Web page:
Clintonites bid for White House?
"The race for the Democratic presidential nomination in 2004 has changed totally in the past few weeks," wrote Reeves. "At the beginning of the summer, Hillary could comfortably deny having national presidential ambitions, because the comfortable conventional wisdom was that it didn't really matter who the Democratic candidate would be, because President Bush had a lock on reelection. (I'm sure that the thought has never crossed her mind that it would be better for her if Bush won in 2004, leaving her a clear field in 2008.)"
"But now ... with Bush looking more vulnerable because there are not enough jobs at home and not enough peace abroad, Senator Clinton has to check some numbers," Reeves continued. "If a Democrat, say Kerry, defeats Bush next November and then runs for re-election in 2008, then her next chance to run would probably be in 2012, when she will be 65 years old. And who knows what the world will look like then?"
Hillary is not the only "Friend of Bill" contemplating a White House bid (assuming that the word "friend" applies to her relationship with the former Philanderer-in-Chief). Retired General Wesley Clark, a fellow Arkansan, Rhodes Scholar, and former NATO supreme commander, is also mulling a run. Clark's most notable accomplishment was to carry out the 1999 terror bombing of Yugoslavia, which turned over the Serbian province of Kosovo to the Kosovo Liberation Army, allies of Osama bin Laden. (In that campaign, incidentally, Clark's superior was not President Clinton, but rather Javier Solaria, the Spanish socialist then serving as NATO secretary-general.) Clark is also a member of the Council on Foreign Relations.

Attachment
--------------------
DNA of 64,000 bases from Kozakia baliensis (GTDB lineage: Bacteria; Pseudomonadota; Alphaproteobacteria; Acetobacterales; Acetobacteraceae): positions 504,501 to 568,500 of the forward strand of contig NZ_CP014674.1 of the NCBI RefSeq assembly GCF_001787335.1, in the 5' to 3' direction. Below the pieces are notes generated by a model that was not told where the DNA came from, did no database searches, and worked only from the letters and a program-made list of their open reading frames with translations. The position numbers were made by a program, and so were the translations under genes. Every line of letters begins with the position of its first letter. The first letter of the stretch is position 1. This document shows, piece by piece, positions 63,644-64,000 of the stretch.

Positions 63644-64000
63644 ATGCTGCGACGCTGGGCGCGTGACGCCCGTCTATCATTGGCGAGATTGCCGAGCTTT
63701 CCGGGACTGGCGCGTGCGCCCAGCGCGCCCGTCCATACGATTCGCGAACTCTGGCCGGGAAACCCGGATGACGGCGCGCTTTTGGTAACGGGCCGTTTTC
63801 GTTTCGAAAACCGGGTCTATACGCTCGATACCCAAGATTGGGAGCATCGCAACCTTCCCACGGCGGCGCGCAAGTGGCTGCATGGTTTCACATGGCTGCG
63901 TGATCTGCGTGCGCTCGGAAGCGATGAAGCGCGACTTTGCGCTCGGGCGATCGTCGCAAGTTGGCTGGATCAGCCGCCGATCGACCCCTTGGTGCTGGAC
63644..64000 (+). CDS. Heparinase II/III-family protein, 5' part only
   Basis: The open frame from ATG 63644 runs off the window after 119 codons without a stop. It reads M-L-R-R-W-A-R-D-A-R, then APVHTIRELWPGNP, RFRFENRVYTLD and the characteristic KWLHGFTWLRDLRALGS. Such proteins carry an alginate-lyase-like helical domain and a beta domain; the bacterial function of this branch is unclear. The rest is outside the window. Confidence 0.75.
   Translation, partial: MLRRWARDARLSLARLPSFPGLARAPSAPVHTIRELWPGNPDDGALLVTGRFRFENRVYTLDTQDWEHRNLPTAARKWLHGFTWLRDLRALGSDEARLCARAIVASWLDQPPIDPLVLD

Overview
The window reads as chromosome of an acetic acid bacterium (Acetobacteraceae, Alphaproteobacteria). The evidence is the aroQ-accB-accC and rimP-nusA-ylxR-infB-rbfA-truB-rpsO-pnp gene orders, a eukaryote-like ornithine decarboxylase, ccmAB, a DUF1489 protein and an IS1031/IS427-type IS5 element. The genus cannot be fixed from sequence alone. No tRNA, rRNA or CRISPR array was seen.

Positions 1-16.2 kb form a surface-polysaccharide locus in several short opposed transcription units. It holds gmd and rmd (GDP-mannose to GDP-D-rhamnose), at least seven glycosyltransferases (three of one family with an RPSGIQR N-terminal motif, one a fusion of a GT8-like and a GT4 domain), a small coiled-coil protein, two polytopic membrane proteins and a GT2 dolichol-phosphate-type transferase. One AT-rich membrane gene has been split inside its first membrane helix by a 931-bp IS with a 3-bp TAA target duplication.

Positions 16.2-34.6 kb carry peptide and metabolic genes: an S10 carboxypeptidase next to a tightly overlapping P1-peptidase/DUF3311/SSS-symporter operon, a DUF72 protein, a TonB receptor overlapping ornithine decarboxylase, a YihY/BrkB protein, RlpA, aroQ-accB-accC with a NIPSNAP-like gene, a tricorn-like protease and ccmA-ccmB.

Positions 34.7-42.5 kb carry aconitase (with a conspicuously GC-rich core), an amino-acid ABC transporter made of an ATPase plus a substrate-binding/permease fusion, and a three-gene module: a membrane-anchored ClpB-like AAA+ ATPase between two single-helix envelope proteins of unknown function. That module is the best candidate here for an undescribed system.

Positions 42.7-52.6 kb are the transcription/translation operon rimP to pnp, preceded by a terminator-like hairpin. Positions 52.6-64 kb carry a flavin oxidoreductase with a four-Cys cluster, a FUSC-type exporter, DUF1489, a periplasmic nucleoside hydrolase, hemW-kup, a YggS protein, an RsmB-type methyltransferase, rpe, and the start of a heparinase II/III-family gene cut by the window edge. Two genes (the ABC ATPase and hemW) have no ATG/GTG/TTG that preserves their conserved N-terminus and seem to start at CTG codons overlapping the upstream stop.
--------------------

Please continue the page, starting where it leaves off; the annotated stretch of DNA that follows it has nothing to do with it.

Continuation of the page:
According to the Draft Wesley Clark organization, a "blind bio" poll conducted by Zogby Associates "showed General Clark defeating all current Democratic candidates, and beating President Bush 49.4% to 40.2%." Liberal journalist Robert Kuttner, writing in the August 27th Boston Globe, practically drooled in print over the prospect of a Clark candidacy. "[Clark] has been a tough critic of Bush's foreign policy," Kuttner writes. "His domestic positions are not as fully fashioned, but he'd repeal Bush's tax cuts and revisit the so-called Patriot Act." He also strongly favors civilian disarmament (aka gun control).
"Clark is the soldier as citizen," rhapsodizes Kuttner. "Even better, he's the soldier as tough liberal. Just imagine Clark, with his distinguished military record, up against our draft-dodger president who likes to play 'Top Gun' dress up. Imagine the Rhodes Scholar against the leader who can't ad lib without a speechwriting staff."